Social Psychology Quiz #1

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Social Psychology Quiz #1
2014-09-06 22:01:32
socialpsych ualbany

Quiz #1
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  1. What is Social Psychology
    An attempt to understand and explain how the thought, feeling, and behavior of individuals are influenced by the actual, imagined, or implied presence of others
  2. What makes social psychology a science?
    the use of systematic methods
  3. What is a theory
    An organized system of ideas that tries to explain why two or more events are related
  4. What makes a good hypothesis
    • specific statements about a behavior
    • they can be tested
    • test a small amount of evidence related to the theory
  5. What are the social psychology methods
    • correlational method
    • experimental method
  6. correlational method
    • The method whereby two or more variables are systematically measured and the degree of covariation between them is assessed
    • ex.Does satisfaction with SUNYA increase with GPA?
  7. types of correlational methods
    • positive correlation (height and shoe size) 
    • negative correlation (year in school and writing home)
    • no correlation (year in school and height)
  8. What is good about correlational research
    • easy to collect data
    • easy to quantify the results 
    • easy to communicate the results to the public
  9. What is bad about correlational research
    results are easy to misinterpret
  10. how can correlations be misinterpreted
    • A may seem to cause B but instead B causes A
    • Using condoms predicts STDs or STDs predicts use of condoms
    • Interpret: A > B
    • In truth: B > A

    • Third variables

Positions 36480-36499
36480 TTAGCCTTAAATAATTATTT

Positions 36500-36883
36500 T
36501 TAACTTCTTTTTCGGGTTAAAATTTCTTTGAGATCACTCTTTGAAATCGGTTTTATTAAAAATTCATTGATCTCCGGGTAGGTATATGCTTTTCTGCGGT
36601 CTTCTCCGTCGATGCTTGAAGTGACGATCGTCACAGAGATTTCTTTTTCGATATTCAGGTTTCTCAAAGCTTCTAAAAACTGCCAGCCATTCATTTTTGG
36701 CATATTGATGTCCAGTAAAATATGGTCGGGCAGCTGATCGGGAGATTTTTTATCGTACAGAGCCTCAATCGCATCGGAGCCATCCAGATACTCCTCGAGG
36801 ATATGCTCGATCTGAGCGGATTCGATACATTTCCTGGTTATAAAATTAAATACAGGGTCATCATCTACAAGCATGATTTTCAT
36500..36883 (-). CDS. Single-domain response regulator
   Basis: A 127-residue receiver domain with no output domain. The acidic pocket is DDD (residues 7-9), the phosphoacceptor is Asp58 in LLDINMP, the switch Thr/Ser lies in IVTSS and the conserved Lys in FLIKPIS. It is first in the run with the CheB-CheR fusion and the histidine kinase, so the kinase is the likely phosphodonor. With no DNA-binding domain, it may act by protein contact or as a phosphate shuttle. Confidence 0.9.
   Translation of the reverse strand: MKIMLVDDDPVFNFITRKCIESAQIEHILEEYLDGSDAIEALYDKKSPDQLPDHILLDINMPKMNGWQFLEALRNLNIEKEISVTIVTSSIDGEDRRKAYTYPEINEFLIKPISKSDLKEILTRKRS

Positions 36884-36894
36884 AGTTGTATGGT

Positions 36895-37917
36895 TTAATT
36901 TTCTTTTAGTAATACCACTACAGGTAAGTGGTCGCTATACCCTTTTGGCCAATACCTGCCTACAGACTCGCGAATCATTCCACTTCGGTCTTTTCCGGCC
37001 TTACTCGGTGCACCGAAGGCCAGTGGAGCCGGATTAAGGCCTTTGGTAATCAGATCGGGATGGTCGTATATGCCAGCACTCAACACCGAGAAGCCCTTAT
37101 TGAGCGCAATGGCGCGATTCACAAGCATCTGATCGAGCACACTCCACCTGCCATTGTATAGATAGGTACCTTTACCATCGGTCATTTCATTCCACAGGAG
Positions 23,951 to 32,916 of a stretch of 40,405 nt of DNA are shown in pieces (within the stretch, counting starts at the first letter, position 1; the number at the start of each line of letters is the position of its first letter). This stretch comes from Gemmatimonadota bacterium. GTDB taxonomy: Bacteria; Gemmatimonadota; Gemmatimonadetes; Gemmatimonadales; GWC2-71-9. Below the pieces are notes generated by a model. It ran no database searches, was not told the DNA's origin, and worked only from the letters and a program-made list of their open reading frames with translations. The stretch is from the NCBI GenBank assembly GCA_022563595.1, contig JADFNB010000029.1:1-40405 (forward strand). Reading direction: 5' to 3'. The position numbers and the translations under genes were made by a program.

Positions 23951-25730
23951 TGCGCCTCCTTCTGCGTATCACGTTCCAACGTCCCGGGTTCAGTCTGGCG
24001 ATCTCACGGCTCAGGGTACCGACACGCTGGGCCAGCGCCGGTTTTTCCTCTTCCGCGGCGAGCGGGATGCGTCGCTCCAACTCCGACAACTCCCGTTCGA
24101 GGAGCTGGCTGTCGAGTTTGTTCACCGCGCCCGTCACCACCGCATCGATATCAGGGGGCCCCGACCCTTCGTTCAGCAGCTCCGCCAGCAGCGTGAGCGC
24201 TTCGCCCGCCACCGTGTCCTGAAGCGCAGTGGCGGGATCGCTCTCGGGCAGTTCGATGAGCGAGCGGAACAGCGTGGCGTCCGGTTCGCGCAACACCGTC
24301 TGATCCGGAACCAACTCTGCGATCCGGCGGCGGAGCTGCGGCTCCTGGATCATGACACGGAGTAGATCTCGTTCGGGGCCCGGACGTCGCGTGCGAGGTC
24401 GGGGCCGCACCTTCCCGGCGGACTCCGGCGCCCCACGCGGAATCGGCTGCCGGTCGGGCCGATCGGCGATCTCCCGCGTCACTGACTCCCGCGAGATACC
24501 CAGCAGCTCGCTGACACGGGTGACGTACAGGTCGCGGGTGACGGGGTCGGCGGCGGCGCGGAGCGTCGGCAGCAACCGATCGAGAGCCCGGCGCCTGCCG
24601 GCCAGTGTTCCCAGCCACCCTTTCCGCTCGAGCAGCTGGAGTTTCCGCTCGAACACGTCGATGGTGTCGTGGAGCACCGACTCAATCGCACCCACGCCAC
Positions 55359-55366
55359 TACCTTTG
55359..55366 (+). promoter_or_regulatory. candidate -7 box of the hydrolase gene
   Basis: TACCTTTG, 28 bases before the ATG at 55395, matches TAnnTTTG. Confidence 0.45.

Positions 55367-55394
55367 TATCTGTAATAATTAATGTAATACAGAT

• Interpret: A > B
    • In Truth: A < C > B
  11. experimental method
    • Research designed to examine the cause-effect relationships between variables 
    • The experimenter randomly assigns participants to different levels of an independent variable and then tests its influence on a dependent variable
  12. independent variable
    the experimental variable that the researcher manipulates
  13. dependent variable
    the experimental variables that is measured because it is believed to depend on the manipulated changes in the independent variable
  14. random assignment
    everyone in the population has an equal chance of taking part in any condition of an experiment
  15. Kitty Genovese
    brutally murdered on the streets near her house, none of the apartment residents called the cops
  16. Latané and Darley (1968)
    • theory: diffusion of responsibility caused lack of helping
    • hypothesis: as the number of bystanders increases, the amount of helping should decrease
  17. External Validity
    the extent to which results from the study can be generalized
  18. two types of realism
    • mundane realism
    • experimental realism
  19. mundane realism
    Does this study "look like" the real world
  20. experimental realism
    does this study "feel like" the real world
  21. Was the Darley and Latané more mundane or experimental realism
    experimental, felt real but did not look like the real world